The Best Restaurants in Houston

There’s a lot more to this Southern city than Tex-Mex and barbecue.

22 min read

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Houston once had a reputation as a city with few dining options unless you wanted steak, barbecue, or Tex-Mex. By the time I moved in July 2022 to the fourth most populous city in America, this wasn’t the case. Over the years, an influx of Vietnamese, West African, Middle Eastern, Mexican, and even vegan restaurants have opened up all over the sprawling city — and forever changed the dining scene.

Now the sheer number of restaurants and diversity of cuisines in Houston rivals any major U.S. city. You can start your day with satisfying breakfast tacos, go all out on cheesy Lebanese flatbreads and shawarma fries for lunch, and end the night feasting on delicious Indian dishes. And that’s just the tip of the iceberg. Here are the best restaurants in Houston.



Chef Jesse Bindra cooks not only some of the best Indian food in Houston, which there’s no shortage of, but also some of the most creative. Think biryani with jackfruit and Sichuan-tinged eggplant with fried spinach and pickled cabbage.This Woodlands fine-dining restaurant also specializes in simple, home-style cooking, and it shines on the delivery menu. An at-home feast should include the above dishes, plus chile-spiked prawns, hearty goat curries, and garbanzo bean curry (Bonus: It’s vegetarian).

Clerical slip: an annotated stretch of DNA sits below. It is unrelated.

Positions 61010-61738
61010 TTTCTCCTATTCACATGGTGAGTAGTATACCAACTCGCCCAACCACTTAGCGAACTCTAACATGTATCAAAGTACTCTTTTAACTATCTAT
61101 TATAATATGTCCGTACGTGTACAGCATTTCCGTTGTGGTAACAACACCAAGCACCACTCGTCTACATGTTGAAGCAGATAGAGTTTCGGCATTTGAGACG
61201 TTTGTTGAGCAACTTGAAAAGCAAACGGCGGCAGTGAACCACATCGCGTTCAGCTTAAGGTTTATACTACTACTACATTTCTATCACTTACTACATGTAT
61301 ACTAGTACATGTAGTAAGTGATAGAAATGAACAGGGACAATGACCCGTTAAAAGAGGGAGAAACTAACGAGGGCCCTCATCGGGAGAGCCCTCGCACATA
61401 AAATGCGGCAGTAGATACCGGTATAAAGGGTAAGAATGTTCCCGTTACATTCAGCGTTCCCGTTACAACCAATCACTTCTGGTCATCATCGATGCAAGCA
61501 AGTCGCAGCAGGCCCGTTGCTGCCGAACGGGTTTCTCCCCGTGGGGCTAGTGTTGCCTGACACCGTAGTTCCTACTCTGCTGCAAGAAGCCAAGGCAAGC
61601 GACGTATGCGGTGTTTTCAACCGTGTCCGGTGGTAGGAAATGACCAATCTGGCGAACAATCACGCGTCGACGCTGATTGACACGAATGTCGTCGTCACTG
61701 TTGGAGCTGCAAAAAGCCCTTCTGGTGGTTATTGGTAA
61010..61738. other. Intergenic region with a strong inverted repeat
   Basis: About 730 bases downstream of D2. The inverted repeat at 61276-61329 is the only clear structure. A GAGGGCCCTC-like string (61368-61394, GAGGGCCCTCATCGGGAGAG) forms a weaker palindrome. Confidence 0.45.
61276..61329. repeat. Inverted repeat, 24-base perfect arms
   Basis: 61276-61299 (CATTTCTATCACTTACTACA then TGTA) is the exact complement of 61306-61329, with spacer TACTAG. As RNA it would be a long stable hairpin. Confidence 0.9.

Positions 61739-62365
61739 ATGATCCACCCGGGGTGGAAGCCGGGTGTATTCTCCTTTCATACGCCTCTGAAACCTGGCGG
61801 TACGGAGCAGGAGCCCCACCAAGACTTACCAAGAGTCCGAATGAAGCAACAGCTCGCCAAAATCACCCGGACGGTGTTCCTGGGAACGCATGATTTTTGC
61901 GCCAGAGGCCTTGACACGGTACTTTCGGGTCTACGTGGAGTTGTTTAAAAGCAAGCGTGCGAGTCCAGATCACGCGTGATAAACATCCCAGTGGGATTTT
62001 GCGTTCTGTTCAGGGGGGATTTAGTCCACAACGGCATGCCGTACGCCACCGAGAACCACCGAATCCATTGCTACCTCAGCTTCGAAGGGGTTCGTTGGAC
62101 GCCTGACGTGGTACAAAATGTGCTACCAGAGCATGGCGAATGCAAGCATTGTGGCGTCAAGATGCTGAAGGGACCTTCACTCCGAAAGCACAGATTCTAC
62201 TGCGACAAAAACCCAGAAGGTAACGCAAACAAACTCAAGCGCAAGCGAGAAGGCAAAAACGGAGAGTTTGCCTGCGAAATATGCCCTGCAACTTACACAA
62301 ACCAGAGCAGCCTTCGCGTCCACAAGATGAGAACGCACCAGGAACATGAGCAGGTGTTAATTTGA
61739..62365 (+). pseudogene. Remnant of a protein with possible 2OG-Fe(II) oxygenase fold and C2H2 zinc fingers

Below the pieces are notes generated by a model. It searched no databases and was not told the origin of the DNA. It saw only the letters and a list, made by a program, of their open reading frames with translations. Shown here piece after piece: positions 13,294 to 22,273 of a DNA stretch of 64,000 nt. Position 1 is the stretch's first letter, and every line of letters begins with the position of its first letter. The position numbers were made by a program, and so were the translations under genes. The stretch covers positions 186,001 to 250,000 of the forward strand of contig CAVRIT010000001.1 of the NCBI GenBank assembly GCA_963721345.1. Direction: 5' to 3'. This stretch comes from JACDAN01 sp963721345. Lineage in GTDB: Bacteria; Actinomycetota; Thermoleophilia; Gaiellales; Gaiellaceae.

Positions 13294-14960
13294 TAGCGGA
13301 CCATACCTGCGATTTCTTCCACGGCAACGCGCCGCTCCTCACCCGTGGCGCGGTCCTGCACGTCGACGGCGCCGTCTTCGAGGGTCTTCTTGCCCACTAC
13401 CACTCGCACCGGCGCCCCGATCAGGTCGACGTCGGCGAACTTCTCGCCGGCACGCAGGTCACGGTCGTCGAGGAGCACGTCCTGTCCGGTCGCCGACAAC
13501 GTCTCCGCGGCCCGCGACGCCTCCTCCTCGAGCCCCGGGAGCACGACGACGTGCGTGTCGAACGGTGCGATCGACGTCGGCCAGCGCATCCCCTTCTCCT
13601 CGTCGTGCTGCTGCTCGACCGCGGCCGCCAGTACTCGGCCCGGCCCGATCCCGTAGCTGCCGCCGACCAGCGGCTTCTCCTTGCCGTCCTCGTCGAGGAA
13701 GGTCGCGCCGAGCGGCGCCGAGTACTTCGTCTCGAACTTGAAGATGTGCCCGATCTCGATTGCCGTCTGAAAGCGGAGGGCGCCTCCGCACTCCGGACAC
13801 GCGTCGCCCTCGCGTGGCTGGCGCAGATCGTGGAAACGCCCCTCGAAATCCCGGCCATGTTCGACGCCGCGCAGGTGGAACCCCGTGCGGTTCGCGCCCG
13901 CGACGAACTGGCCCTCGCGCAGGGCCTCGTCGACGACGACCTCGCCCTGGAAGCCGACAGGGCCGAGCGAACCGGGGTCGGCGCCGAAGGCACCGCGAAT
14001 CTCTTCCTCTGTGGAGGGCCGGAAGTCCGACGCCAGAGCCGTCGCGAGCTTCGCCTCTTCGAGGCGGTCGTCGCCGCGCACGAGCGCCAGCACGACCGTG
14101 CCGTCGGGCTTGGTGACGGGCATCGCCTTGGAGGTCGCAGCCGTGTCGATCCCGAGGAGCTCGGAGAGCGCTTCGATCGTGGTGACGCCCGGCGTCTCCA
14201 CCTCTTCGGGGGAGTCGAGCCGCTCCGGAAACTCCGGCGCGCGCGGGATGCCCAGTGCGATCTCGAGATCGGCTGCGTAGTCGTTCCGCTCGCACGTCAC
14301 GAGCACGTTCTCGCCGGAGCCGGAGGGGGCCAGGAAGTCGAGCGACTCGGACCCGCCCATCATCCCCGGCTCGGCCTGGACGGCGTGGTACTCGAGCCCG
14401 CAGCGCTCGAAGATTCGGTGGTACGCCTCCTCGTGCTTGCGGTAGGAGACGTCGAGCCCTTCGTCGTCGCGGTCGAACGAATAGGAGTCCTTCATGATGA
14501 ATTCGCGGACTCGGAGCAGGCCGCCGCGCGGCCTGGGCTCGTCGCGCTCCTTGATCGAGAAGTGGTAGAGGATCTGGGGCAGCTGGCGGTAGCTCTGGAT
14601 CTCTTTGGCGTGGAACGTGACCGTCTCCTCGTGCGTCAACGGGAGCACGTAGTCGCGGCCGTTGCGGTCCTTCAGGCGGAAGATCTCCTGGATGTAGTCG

Badolina Bakery


It’s tempting to order everything on the menu of this stylish little bakery in Rice Village. That’s because the sweet and savory bakes are satisfying as a meal on their own. Badolina excels at laminated pastries like the special dulce de leche crioche (a croissant-brioche mashup available only on Sundays) as well as savory bites like shakshuka focaccia topped with a boiled egg. Add an extra sweet or savory baked good to snack on later; my go-tos are the cardamom bun and the quiche.

Burger Bodega